Under amended legislation, 8th graders will still be able to wed in North Carolina, but not buy a lottery ticket or work with commercial ovens

Dr. Judy Wiegand was only 13 years old when her mother accompanied her to get married to the 16-year-old father of her unborn child in Virginia.

Wiegand, originally from Kentucky, told Policy Watch that she was sexually assaulted when she was 13. She had a crush on a boy who asked her to have sex. Wiegand didn’t consent, but she didn’t resist, either. She simply didn’t know what sex was or what the repercussions were. Her family had never taught her about puberty, boys and sex.

Wiegand said her parents felt pressured by the church and other community members for her to marry the boy. “I don’t blame my parents,” said Wiegand, who testified before the Kentucky legislature in 2018, which then raised the minimum age to 17 with parental consent. “I blame the community and the community’s way of thinking.” [Read more…]

2. As vaccination rates decline, DHHS and health care providers trying to reach rural, underserved communities

The total number of vaccinations dropped by 23% over one week in April, an indication that North Carolina still faces challenges in achieving its vaccination goals.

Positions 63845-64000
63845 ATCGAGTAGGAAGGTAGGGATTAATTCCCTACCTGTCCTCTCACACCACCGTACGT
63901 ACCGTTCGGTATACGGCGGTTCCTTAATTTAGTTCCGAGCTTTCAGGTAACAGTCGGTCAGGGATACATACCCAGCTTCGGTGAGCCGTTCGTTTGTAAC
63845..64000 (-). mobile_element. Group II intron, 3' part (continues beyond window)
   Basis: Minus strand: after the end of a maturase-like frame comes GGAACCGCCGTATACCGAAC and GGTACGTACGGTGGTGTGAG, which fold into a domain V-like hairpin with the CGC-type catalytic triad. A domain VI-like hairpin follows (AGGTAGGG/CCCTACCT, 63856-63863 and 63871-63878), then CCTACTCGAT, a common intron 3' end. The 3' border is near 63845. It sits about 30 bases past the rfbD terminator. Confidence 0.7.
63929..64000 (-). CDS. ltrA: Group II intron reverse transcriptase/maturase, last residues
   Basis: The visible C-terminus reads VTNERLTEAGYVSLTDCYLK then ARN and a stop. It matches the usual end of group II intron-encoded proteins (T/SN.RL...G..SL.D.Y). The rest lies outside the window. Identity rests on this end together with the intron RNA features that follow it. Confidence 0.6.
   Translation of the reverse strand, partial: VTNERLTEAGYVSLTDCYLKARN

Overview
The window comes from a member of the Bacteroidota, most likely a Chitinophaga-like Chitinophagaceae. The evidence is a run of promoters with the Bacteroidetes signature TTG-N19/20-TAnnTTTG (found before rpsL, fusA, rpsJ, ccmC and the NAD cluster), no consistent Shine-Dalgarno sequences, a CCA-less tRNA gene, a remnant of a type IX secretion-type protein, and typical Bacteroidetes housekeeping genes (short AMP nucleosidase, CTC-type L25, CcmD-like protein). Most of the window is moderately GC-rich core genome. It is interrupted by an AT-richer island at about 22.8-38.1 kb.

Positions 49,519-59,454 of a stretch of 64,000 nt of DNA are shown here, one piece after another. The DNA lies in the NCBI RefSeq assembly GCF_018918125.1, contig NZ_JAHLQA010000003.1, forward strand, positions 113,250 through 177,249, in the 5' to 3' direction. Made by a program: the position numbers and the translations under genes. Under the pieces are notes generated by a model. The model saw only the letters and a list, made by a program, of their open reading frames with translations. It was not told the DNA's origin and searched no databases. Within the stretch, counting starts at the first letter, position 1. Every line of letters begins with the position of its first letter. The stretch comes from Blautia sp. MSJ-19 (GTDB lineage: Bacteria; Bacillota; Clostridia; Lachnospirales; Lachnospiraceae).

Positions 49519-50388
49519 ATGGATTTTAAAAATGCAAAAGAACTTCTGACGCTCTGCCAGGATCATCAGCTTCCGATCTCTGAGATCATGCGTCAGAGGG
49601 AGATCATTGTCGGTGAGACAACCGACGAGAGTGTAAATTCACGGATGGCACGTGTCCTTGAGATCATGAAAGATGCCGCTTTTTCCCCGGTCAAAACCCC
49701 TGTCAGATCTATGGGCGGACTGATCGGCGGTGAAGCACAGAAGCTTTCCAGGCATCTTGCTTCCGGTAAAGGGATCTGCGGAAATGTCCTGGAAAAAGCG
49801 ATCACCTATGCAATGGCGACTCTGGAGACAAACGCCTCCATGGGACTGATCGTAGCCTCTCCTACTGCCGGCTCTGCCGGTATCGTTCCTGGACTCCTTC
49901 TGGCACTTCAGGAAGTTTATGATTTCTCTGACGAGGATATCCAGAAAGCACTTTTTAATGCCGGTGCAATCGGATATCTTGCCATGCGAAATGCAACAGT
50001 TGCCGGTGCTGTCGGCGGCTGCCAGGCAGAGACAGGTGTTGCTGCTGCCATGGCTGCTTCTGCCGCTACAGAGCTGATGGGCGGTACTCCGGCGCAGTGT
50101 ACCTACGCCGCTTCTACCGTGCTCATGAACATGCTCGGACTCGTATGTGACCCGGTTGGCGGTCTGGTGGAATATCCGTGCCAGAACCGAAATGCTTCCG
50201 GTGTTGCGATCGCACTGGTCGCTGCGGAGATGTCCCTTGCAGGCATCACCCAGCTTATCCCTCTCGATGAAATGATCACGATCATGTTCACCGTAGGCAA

Now the state Department of Health and Human Services wants to direct vaccination efforts toward neighborhoods where few people have gotten shots.

“We have likely gone through all of the people who were very ready to get their vaccine,” said Amanda Fuller-Moore, a pharmacist in the public health division of the NC Department of Health and Human Services. “They were ready to do whatever it takes. Now we’ve reached a population that is more ‘bring the vaccine to me.’”

Last week, DHHS Secretary Mandy Cohen announced ways to make it easier for more doctors to administer COVID-19 vaccines at their offices. [Read more…]

3. 50% of NC adults are now vaccinated against COVID-19. A legislative spat showcases why getting more on board only gets harder from here.

Rep.Keith KidwellThe North Carolina Department of Health and Human Services announced a significant milestone Thursday in ending the pandemic – more than 50% of adults (18 and older) in our state have received at least one dose of COVID-19 vaccine.

More than 43% of the adult population is now fully vaccinated against the virus.

While those numbers are impressive, legislators in the House Health Committee demonstrated this morning just how difficult it will be to reach herd immunity.

Rep.Keith Kidwell (R-Beaufort) urged the committee to advance House Bill 572, prohibiting a vaccine mandate by executive order, rule or agency.[Read more…]